General manager Sam Presti and the Oklahoma City Thunder are the driving forces in the development of a new academic center to be built in Tulsa’s Greenwood District. 


To commemorate the 99th anniversary of the Tulsa Race Massacre, Oklahoma City Thunder general manager Sam Presti drove to Tulsa for a tour of the site of that tragedy — the Greenwood District and Black Wall Street.

As Presti became more enlightened about Tulsa’s history, the Thunder organization decided to invest in Tulsa’s future.

On Tuesday, the Thunder and CAA Sports (a division of the Creative Artists Agency) announced the launch of the Thunder Fellows Program. According to a Thunder press release, the program is “designed to unlock new opportunities in sports, technology, and entertainment for Black students in the Tulsa area.”

With oversight provided by the 1921 Tulsa Race Massacre Centennial Commission, the program will involve two groups of students: Fellows (Black students from regional colleges and universities) and Young Leaders (Black students from the eighth through 12th grades in Tulsa-area schools).

As a nonprofit organization that begins operation in 2021, the Thunder Fellows Program will be headquartered in the Greenwood District. The George Kaiser Family Foundation will provide additional guidance for the program.

The Thunder and CAA Sports are working with the Race Massacre Commission to identify a Greenwood District location on which a Data & Analytics Center can be built.

Each year, one Thunder Fellows Program board seat will be occupied by a member of the Thunder basketball team.

“May 31, 2021, will mark the 100th anniversary of the Tulsa Race Massacre,” Presti said. “It is time for us to come to terms with the devastation of this atrocity.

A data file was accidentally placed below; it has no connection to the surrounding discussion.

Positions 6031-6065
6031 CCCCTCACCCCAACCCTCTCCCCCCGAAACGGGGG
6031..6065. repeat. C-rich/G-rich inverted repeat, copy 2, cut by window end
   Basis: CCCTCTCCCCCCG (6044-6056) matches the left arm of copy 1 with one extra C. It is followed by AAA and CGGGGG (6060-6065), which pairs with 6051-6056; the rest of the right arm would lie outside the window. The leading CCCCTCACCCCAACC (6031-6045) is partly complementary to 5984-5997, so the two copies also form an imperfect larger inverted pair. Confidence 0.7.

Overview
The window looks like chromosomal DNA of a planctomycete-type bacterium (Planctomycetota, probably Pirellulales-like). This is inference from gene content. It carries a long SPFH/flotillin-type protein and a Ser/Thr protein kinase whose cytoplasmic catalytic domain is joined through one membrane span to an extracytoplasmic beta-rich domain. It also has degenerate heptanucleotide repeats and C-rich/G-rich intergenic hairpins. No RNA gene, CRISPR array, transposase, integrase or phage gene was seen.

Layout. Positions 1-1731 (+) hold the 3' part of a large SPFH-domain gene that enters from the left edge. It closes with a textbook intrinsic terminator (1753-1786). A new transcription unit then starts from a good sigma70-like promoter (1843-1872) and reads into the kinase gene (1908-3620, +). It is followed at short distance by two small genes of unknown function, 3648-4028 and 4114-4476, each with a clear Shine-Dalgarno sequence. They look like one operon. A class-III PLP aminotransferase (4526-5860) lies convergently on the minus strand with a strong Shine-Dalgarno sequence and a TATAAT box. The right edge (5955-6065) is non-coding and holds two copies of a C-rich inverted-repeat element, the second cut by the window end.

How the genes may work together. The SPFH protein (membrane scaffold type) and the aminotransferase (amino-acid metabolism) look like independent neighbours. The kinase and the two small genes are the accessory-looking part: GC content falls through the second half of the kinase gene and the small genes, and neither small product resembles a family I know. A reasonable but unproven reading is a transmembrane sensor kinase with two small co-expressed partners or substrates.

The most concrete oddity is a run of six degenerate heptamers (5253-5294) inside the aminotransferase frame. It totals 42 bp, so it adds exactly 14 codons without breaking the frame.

“Our hope is that the Thunder Fellows Program captures the spirit of the Greenwood District while helping to launch and create future opportunities for local area Black youth. Our goal is to effect long-term, sustainable change in our entire state and provide future-proof skills that can be leveraged for economic empowerment and mobility.”

“We are grateful for the partnership with CAA Sports,” Presti added, “and thank the 1921 Tulsa Race Massacre Centennial Commission and the George Kaiser Family Foundation for their guidance as we look forward to being a part of a change that is long overdue.”

Within the release was a statement form Thunder Chairman Clay Bennett: “Our organization is deeply committed to social justice and the actions that are necessary to create better opportunities for the Black community, now and in the future.

“I am proud that the Thunder Fellows Program will both provide tangible learning for the future and also serve as a symbol in the Historic Greenwood District. We will work tirelessly to make this a program that will create change for generations to come.”

The mission statement, according to the release, is to “(create) a clear path to future career opportunities in professional sports and other lucrative industries.”

ImpactTulsa, a partnership of leaders from education, business, philanthropic, nonprofit, civic, and faith communities representing more than 170,000 students in the Tulsa region, will help identify students to be part of the program.

The Thunder press release shared data from the Oklahoma State Testing Program. It indicated that the eighth-grade math proficiency of Black students in Tulsa County was 9%, and dropped to 7% for economically disadvantaged Black students.

The gaps were amplified when evaluating SAT/ACT data for Tulsa County 11th-grade students for the 2018-19 school year. Only 7% of Black students met college-readiness benchmarks in math, while the proficiency of economically disadvantaged Black students was at only 5%.

“I am thrilled that the Oklahoma City Thunder and CAA Sports developed this groundbreaking opportunity for Tulsa’s Black youth,” said state Sen. Kevin Matthews, who serves as the Tulsa Race Massacre Centennial Commission chairman. “Economic development is among the key tenets of the Centennial Commission’s guiding philosophy. We see the Thunder Fellows Program as a phenomenal beginning.

“We expect that many more organizations will want to lend their expertise and energy to boost Tulsa’s Historic Greenwood District economically. We are grateful.”

Tulsa Race Massacre: Frequently asked questions answered

Bill Haisten


Twitter: @billhaisten

Sports Columnist

Bill joined the Tulsa World in 1990. Prior to having become a sports columnist in 2016, he was the only sports writer in Tulsa World history to have covered OU, OSU, the University of Tulsa and Oral Roberts sports on an everyday basis. Phone: 918-581-8397